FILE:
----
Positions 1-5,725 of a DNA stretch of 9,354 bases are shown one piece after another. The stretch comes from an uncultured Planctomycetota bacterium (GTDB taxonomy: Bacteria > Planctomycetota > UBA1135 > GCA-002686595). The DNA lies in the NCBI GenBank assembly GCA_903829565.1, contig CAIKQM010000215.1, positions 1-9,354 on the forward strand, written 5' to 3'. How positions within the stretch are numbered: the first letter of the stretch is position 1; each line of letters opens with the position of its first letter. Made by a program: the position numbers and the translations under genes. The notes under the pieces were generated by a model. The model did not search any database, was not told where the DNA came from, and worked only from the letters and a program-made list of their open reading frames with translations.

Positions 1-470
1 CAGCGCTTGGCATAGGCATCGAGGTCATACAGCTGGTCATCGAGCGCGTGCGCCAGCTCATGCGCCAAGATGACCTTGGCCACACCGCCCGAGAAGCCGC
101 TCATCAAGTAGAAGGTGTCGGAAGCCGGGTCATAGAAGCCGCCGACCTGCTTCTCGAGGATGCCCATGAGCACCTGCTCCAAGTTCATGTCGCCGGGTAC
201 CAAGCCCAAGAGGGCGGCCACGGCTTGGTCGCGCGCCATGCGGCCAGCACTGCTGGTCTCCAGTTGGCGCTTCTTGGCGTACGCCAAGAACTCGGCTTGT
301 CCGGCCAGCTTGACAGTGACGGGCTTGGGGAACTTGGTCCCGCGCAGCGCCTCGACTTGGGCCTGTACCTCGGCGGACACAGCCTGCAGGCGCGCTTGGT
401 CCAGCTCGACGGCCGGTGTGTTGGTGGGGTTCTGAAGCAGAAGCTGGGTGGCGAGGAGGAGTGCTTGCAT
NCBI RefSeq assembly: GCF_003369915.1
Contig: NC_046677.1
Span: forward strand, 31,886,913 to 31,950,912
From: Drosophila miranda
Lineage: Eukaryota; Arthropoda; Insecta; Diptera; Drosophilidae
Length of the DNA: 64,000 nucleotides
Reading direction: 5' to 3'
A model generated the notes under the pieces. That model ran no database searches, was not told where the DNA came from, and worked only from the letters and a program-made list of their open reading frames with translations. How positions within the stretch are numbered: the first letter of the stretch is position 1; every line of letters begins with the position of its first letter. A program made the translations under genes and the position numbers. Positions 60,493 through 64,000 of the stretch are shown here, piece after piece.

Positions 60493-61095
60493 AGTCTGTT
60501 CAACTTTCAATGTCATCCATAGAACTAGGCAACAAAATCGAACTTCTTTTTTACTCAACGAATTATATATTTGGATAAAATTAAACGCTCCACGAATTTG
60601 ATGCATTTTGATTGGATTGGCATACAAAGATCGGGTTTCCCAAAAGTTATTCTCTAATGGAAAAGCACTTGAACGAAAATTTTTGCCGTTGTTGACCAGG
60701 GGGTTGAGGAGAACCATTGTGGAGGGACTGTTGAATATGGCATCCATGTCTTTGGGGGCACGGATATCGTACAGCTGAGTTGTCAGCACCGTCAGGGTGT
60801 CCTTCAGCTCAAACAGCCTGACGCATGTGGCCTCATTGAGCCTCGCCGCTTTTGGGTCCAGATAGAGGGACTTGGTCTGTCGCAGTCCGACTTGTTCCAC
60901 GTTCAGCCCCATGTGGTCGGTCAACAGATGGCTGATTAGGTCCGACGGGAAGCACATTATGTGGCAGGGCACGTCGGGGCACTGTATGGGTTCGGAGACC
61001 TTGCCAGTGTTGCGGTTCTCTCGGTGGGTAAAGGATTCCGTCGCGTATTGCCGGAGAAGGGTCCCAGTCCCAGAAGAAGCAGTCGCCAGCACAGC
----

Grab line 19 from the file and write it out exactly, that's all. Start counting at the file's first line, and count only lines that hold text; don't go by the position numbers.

60601 ATGCATTTTGATTGGATTGGCATACAAAGATCGGGTTTCCCAAAAGTTATTCTCTAATGGAAAAGCACTTGAACGAAAATTTTTGCCGTTGTTGACCAGG